Published by HarperTeen on August 30th 2016
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I received this book for free from Edelweiss in exchange for an honest review. This does not affect my opinion of the book or the content of my review.
Joanna Gordon has been out and proud for years, but when her popular radio evangelist father remarries and decides to move all three of them from Atlanta to the more conservative Rome, Georgia, he asks Jo to do the impossible: to lie low for the rest of her senior year. And Jo reluctantly agrees.
Although it is (mostly) much easier for Jo to fit in as a straight girl, things get complicated when she meets Mary Carlson, the oh-so-tempting sister of her new friend at school. But Jo couldn’t possibly think of breaking her promise to her dad. Even if she’s starting to fall for the girl. Even if there’s a chance Mary Carlson might be interested in her, too. Right?
This book tackles the subject of faith for queer kids, which is something that I’ve hardly seen any of in YA books. That being said, it’s disappointing to me that I couldn’t give this a five star rating just based on the plot alone. Unfortunately, some of the subplots and all of the ridiculous teen drama was extremely off putting to me at times. I did really like some of the characters, but others didn’t have very great character development, in my opinion. The lack of communication between two of the main characters also really bothered me. So while it had the potential to be an incredible book, it ultimately fell a bit short for me, but that doesn’t mean the overall message isn’t an important one.
The story ultimately revolves around this issue: can a queer teen be a faithful Christian? Joanna’s father is a evangelist radio pastor, but he’s also extremely comfortable with her sexuality. However, when they make the move to a more conservative town in Georgia, he asks her to “lie low” with her sexuality. Jo also has her own little time slot on her dad’s radio show where she talks about what it’s like to be a teenager of faith and how relationships, friendships, and everything else work for her and her friends. Her dad promises her that she’ll be able to talk about what it means to be a teen of faith while also being queer at some point, so that’s why she agrees to lie low for awhile. I just thought it was so important how the author explored this subject in such an informative and fascinating way. It’s something that queer teens and even people who are a little confused about how that all works should read it as well.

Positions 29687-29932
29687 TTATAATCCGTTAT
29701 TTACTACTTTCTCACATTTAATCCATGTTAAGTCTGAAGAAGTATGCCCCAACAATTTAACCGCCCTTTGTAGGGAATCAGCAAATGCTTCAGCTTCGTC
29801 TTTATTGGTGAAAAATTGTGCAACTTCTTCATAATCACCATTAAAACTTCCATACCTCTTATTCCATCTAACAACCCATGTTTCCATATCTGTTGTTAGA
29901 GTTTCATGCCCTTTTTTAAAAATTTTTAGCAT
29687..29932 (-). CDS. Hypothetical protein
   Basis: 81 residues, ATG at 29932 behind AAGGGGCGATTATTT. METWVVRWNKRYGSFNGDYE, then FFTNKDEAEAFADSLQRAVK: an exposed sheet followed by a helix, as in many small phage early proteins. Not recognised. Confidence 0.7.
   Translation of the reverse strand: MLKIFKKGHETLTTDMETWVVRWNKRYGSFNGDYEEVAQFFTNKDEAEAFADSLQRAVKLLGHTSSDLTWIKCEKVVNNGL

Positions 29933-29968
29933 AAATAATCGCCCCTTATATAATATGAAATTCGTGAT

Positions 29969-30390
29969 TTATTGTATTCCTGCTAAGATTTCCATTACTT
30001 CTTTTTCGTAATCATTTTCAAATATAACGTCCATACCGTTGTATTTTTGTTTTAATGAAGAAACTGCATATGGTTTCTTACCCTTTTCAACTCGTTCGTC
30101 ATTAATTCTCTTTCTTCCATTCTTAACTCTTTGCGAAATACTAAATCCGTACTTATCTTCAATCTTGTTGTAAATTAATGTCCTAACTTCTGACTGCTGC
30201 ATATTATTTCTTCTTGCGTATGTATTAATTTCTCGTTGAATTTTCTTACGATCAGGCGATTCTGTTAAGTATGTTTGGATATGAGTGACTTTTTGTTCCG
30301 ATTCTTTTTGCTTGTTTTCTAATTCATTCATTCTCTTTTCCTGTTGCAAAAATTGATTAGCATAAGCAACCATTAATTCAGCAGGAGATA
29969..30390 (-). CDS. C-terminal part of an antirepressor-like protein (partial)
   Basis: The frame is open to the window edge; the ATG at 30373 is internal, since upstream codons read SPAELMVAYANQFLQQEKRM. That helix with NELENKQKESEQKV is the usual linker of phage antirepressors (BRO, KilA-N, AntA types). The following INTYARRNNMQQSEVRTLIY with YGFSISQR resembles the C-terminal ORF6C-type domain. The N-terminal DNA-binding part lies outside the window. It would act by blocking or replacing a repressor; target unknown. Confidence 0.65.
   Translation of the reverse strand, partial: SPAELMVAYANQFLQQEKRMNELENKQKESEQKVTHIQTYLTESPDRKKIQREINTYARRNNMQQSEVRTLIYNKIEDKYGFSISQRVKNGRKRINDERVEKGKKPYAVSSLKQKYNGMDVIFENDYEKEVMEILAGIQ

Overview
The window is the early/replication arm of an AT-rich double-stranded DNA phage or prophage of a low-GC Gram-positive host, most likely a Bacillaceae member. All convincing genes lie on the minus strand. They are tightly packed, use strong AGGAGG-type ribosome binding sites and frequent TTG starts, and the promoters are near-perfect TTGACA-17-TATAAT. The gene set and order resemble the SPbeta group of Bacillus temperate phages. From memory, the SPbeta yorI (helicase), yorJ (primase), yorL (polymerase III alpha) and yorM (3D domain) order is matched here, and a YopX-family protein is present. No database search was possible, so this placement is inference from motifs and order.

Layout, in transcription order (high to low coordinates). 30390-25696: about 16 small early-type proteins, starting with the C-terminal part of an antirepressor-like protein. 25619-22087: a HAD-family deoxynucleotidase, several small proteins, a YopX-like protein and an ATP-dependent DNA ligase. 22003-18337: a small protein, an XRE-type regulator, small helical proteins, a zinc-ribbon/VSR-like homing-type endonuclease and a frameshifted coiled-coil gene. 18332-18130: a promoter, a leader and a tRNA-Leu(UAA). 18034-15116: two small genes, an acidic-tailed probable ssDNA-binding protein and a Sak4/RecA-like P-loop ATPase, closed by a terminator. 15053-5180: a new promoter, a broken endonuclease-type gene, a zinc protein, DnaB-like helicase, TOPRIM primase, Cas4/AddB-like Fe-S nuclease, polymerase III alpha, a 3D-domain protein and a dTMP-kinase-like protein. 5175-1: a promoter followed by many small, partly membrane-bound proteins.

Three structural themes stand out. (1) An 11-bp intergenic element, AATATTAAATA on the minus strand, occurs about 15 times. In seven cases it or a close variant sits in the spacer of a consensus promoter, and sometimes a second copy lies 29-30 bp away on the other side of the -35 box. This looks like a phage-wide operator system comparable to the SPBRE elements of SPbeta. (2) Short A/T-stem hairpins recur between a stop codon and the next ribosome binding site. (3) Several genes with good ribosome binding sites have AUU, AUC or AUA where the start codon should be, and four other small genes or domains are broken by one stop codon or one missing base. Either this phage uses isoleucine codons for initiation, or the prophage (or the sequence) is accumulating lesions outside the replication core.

The supporting characters were definitely one of my favorite things about this book. I loved Jo’s new group of friends: Gemma, George, Betsy, Jake, Mary Carlson, and B.T.B. I also loved her new step-mom Elizabeth, who was a lot more accepting than her own mother. I wasn’t crazy about Dana, who was Jo’s best friend from home. She was funny, but her subplot was completely pointless.
Like I already said, the characters were interesting but the plot wasn’t so great at times. I couldn’t stand the lack of communication between Mary Carlson and Jo. On one hand, I do sort of get why she was hesitant to tell her the truth about her past, but then it reached a point where it was insane not to tell her. Meaning, if she was so in love with her, why not be honest? How could you possibly think that breaking up with someone is a better alternative to just telling the truth? It makes absolutely no sense to me.
In the end, this certainly wasn’t a bad book by any means. As already stated, I do believe that the subject matter is vitally important for all people. It addresses faith in such an honest way like I’ve never seen in YA before. My complaints came from the unnecessary drama, pointless subplots, and characters not being well developed. I hope that this book works better for you guys!